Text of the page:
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Bad Guys

New York Times decides lockdowns are actually draconian and economically destructive when China does them

china protests

“Right-wing conspiracy theorists with ties to anti-Xi opposition elements spread baseless rumours, deny science, and endanger lives” – strangely not how the New York Times chose to caption this image.
Three years ago, Zero Covid was the aspiration of public health bureaucrats and politicians across the West. Charlatan techbros like Tomas Pueyo appeared on national television to demand nationwide house arrest; leaders like Angela Merkel surrounded themselves with virus-eradicationist modellers and imposed unprecedented months-long closures upon their countries. When protests inevitably broke out, they were violently suppressed; the protesters were slandered as conspiracy theorists and fascists.

The New York Times played a leading role in this long and excruciating charade. In April 2020, they reported that "an informal coalition of influential conservative leaders and groups, some with close connections to the [Trump] White House" was responsible for "quietly working to nurture protests and apply ... pressure to overturn state and local orders intended to stop the spread of the coronavirus." In March 2021, they ran an obnoxious opinion piece about What Happened When Germany's Far-Right Party Railed Against Lockdowns, which called German protesters "an amorphous mix of conspiracy theorists, shady organizations and outraged citizens" and appeared to accuse the right-populist party Alternativ für Deutschland of opportunism for joining their ranks.

Question

Idaho mass murder probe still has more questions than answers

Idaho students
Idaho police investigating the Nov. 13 stabbing deaths of four sleeping University of Idaho students are under fire for "grave contradictions," suggesting the killer was sloppy but failing to produce a suspect.

Now, there are emerging fears the killer or killers might have fled the country and could get away with mass murder.

The Moscow Police Department in Idaho told the parents of one victim that "a mess of evidence" was left behind in the "sloppy" slaying of four students while they were sleeping.

"If the killer was apparently so sloppy, why haven't cops found him?" a source told RadarOnline, expressing frustration in the slow investigation that is feared to be getting further away from being anyone to justice.

Arrow Down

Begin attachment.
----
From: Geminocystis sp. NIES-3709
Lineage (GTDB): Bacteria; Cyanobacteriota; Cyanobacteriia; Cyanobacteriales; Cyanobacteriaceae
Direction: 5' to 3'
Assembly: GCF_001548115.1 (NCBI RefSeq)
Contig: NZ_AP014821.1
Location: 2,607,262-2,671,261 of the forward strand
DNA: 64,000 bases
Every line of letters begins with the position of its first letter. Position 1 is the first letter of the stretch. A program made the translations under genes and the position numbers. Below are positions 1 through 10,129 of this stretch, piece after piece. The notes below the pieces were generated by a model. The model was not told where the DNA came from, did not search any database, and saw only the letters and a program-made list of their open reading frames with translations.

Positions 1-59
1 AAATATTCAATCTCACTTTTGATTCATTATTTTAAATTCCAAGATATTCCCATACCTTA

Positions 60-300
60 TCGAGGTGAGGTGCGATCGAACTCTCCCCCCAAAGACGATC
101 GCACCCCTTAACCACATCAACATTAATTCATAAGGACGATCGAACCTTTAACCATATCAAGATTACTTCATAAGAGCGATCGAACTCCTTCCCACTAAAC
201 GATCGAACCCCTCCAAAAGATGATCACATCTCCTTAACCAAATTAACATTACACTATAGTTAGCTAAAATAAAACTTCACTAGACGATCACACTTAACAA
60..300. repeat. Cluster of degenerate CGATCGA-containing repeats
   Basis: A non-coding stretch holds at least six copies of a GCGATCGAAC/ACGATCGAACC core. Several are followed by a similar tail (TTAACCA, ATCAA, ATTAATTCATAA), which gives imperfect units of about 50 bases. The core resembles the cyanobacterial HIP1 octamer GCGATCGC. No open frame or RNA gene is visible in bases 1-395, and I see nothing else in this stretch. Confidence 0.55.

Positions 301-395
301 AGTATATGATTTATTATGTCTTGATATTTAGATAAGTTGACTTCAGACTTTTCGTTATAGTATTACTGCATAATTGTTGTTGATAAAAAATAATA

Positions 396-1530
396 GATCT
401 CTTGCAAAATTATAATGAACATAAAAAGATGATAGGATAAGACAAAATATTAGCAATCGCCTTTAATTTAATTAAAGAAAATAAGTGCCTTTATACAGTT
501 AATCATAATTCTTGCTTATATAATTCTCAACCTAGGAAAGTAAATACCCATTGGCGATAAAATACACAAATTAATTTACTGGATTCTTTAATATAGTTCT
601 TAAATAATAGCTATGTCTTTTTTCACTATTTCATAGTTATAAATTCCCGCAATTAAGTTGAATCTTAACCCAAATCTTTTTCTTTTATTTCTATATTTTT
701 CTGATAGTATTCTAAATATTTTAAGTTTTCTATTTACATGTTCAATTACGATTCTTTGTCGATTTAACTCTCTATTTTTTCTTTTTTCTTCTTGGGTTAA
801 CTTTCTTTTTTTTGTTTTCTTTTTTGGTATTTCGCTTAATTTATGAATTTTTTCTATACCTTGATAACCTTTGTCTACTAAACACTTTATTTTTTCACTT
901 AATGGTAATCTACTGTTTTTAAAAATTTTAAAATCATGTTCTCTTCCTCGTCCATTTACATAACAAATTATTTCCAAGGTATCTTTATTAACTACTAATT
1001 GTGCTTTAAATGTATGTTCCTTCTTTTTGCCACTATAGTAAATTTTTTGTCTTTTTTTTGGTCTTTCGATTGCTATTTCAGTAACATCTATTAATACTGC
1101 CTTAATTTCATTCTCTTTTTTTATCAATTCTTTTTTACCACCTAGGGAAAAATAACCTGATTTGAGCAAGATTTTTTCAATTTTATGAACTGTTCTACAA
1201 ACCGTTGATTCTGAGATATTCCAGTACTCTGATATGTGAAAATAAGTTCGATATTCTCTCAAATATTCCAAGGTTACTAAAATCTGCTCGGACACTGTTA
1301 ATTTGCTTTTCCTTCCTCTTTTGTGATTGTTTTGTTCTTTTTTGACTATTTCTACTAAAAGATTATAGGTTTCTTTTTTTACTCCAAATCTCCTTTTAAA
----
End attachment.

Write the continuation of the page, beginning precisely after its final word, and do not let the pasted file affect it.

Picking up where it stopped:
Mental health issues plague youth in England

depression
Mental health issues are increasing among children and teenagers in England, a new NHS Digital report shows. It demonstrated a particularly sharp increase in probable mental disorders in 2022 among 17- to 19-year-olds.

Published on Tuesday, the report found that one in four are now experiencing issues, including emotional or behavioral problems, compared to the one-in-six rate recorded in 2021. The survey sampled some 2,866 children and young people who are now aged between seven and 24.

Among those aged seven to 10, prevalence of a potential mental disorder was nearly twice as high in boys - 19.7% against 10.5% in girls. Among the older 17- to 24-year-old age group, the prevalence was much higher in young women - 31.2% compared to only 13.3% in men.

Teenagers of the both genders showed similar results, with the figure hovering around 20%.

Corona

Australia to withdraw tens of thousands of Covid-19 fines

New South Wales police officers
© AFP / David Gray
New South Wales police officers working outside a venue during the Covid-19 pandemic.
The authorities in Australia's largest state, New South Wales (NSW), have said that they will withdraw or refund tens of thousands of fines issued for violations of restrictions during the pandemic.

The move follows a defeat that the NSW government suffered in a court battle against free advocacy group Redfern Legal Centre on Tuesday.

The group launched a test case in July on behalf of three plaintiffs, arguing their fines of between AUS$1,000 ($673) to AUS$3,000 ($2,020) were invalid because the penalty notices didn't describe the offense sufficiently.

"It's not a big ask, if you're going to fine someone for an offense, to set out what the offense is in the notice," Katherine Richardson, the lawyer for the plaintiffs argued at the New South Wales Supreme Court, as cited by the Sydney Morning Herald.

Light Saber

Musk gains allies in "war on Apple" over free speech, scraps Twitter's Covid misinformation policy

elon musk twitter
Elon Musk has abandoned Twitter's COVID-19 misinformation policy after vowing to make the site a free speech champion. The Telegraph has the story.
"Effective November 23rd 2022, Twitter is no longer enforcing the COVID-19 misleading information policy," a notice on its website reads.

A page on Twitter's website titled "COVID-19 misleading information policy" now redirects users to Twitter's user help homepage.

That page previously said: "Content that is demonstrably false or misleading and may lead to significant risk of harm (such as increased exposure to the virus, or adverse effects on public health systems) may not be shared on Twitter."

Other, more generalised policies on posting deliberately false or misleading information on Twitter are still listed on the company's website and appear to be being enforced.

Comment: RT reports on Musk's revamping of Twitter's policy on Covid posts and banned users:
Twitter has said it will no longer enforce its coronavirus misinformation policy, according to an update on the platform's Covid-19 transparency page that went largely unnoticed since it was posted last week. The move came as its new owner Elon Musk announced a "general amnesty" for previously suspended accounts.

The misinformation policy was initially developed in 2020 amid the outbreak of Covid-19 and was meant to combat "harmful" misleading posts about the coronavirus, government policies aimed at curbing its spread, and related vaccines.